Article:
“Final Answer”: Layout Plans That Fit

As I look at the turmoil of this past year, I find myself wanting to look ahead, to unlock some energy that may be held back by painting for decisions to be made and plans to at least be laid out so there are some goals, attainable goals, ahead.

My initial intent was to finish 12 freight cars this year.  That obviously is not going to happen.  I will finish 1/4 of those cars this year.  That is still progress.

Some of what I know has held me back is not knowing or having a plan for a layout, and what I need to build.  From plans for El Portal to a switching layout based on a fictional extension and everywhere in between, I’ve plugged away at layout plans this year, trying to determine the layout that I want to build, and that I can build, and that fits in space and time for me.

The two things, I believe, go hand in hand.  Determining the path forward for freight cars is tied to the path forward for a layout and what needs to be handled, freight wise, on that layout.  If I choose to model El Portal, it’s highly important that I include the passenger operations there, and so I therefore need to find and build enough Pullman cars and other passenger equipment to make the yard operate.  If, however, I choose to model a fictional extension of the YV with fruit and nut packing houses, I then need to build lots of period appropriate refrigerator cars and stock cars to handle that traffic along with anything else that  needs to be on the layout.

There is also the matter of captive service to consider.  The YV had logging and limestone as essentially captive freight, and the rock cars and bulkhead flat cars are almost signature cars, and while they need to be scratch built, they are important to the identity of the railroad, and thus are important to the setting on a layout.  As I’ve said before, I’m really here for the logging, but I can also be here for the mineral shipments too.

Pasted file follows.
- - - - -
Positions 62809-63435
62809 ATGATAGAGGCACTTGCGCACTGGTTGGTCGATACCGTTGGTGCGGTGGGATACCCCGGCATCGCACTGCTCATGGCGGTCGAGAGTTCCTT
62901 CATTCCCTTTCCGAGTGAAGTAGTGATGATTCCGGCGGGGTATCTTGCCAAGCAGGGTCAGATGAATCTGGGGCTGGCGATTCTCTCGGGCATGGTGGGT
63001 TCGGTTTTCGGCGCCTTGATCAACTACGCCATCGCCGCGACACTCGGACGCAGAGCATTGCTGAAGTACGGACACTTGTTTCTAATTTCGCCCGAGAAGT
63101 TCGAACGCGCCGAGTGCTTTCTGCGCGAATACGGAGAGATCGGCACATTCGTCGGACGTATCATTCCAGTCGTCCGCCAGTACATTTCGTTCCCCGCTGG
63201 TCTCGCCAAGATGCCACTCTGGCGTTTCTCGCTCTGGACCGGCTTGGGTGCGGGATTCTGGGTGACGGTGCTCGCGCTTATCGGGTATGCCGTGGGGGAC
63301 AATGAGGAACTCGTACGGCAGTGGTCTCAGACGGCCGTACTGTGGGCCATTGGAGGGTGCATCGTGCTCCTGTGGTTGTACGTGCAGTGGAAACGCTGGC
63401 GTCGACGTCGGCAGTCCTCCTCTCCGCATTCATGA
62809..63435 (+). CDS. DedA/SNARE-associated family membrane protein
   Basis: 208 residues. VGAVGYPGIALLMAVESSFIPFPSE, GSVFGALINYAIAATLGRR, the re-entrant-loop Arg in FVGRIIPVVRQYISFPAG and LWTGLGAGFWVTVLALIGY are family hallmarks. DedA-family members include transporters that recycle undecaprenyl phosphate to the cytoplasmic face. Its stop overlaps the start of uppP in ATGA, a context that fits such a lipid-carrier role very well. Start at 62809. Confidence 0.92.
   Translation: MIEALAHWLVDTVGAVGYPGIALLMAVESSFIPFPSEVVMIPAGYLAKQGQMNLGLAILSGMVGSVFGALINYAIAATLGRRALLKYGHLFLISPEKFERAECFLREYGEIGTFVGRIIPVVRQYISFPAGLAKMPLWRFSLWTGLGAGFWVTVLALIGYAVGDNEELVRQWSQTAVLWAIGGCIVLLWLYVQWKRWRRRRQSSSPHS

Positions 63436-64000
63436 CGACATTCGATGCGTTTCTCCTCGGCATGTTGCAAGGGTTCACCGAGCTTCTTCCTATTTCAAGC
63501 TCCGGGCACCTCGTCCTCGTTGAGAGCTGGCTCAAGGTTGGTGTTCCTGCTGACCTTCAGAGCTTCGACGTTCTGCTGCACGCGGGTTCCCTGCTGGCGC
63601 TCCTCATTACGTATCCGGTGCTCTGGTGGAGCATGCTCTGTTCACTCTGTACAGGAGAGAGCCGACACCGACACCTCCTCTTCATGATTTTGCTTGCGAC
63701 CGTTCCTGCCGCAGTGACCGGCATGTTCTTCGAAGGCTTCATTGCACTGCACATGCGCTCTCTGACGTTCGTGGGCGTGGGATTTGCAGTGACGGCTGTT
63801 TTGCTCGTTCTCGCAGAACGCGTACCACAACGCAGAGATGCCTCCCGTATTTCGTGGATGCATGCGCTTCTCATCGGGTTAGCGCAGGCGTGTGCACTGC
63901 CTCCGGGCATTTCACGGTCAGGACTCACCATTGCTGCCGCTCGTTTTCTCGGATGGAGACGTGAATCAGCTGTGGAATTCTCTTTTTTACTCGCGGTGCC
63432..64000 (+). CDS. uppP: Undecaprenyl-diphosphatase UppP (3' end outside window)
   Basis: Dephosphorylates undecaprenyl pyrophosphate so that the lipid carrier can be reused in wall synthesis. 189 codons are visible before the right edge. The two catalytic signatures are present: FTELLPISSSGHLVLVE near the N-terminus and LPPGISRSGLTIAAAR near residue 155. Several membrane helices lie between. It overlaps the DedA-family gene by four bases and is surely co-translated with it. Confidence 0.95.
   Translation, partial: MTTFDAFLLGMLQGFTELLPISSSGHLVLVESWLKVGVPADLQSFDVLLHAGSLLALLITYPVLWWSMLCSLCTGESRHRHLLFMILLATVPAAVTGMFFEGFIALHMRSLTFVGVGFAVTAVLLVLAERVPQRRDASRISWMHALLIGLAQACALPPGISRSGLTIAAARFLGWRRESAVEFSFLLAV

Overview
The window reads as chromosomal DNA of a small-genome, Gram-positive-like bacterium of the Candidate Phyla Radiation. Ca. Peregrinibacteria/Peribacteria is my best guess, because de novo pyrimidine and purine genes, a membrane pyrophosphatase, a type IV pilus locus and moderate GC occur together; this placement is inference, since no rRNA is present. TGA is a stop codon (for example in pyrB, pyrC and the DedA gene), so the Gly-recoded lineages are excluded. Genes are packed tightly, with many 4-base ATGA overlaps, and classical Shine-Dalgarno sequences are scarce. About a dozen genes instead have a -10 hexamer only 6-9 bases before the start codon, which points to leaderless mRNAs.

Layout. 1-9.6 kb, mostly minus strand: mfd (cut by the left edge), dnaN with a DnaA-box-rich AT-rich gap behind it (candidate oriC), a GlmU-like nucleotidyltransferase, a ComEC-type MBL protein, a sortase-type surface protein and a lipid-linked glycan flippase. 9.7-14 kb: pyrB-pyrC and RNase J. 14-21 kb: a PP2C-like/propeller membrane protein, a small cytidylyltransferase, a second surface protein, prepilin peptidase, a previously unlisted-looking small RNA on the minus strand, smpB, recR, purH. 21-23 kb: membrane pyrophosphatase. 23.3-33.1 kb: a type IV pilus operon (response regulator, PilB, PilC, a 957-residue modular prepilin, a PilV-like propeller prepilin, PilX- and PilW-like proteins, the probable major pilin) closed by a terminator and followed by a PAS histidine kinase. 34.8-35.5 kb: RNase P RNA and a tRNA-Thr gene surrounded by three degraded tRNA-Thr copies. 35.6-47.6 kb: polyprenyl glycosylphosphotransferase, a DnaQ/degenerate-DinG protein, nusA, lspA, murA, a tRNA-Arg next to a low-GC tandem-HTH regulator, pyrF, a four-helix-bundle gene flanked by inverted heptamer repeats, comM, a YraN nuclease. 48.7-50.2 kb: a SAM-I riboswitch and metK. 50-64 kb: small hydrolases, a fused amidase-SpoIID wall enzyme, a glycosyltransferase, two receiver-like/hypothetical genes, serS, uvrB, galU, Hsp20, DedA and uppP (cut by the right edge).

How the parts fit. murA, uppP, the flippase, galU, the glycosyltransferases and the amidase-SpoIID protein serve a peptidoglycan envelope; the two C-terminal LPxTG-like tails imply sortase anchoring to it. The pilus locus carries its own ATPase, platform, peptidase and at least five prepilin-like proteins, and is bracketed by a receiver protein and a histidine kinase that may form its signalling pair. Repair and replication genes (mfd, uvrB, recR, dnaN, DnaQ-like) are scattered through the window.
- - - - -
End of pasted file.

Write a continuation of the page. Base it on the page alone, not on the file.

The options for HO scale modeling are, in a word, vast.  It’s the most popular scale in the US, and it makes sense that gondolas, flat cars, tank cars, hoppers, boxcars, and everything else is in ready supply.  It’s more difficult in my pre-1930 era, but still possible to build a representative freight car fleet more easily than it is in other scales.  

What’s available then, in O, that is applicable to the YV?  The easy answer is:  lots of boxcars.  I have quite a few boxcars appropriate to the later 1920’s, and building house cars from scratch is something I could also do.  With lots of boxcars, rock cars, and log cars, as the guiding available fleet, two locations on the YV jump out at me as highly appropriate modeling locations.

Just to the East of Merced, the Yosemite Portland cement Company plant opened in INSERT DATE.  This plant is the end destination for loading the limestone carried in the YV rock cars from Emory.  The same location had a bagging plant for the finished cement product that the YV served as a destination for some of the boxcars I have and want to build.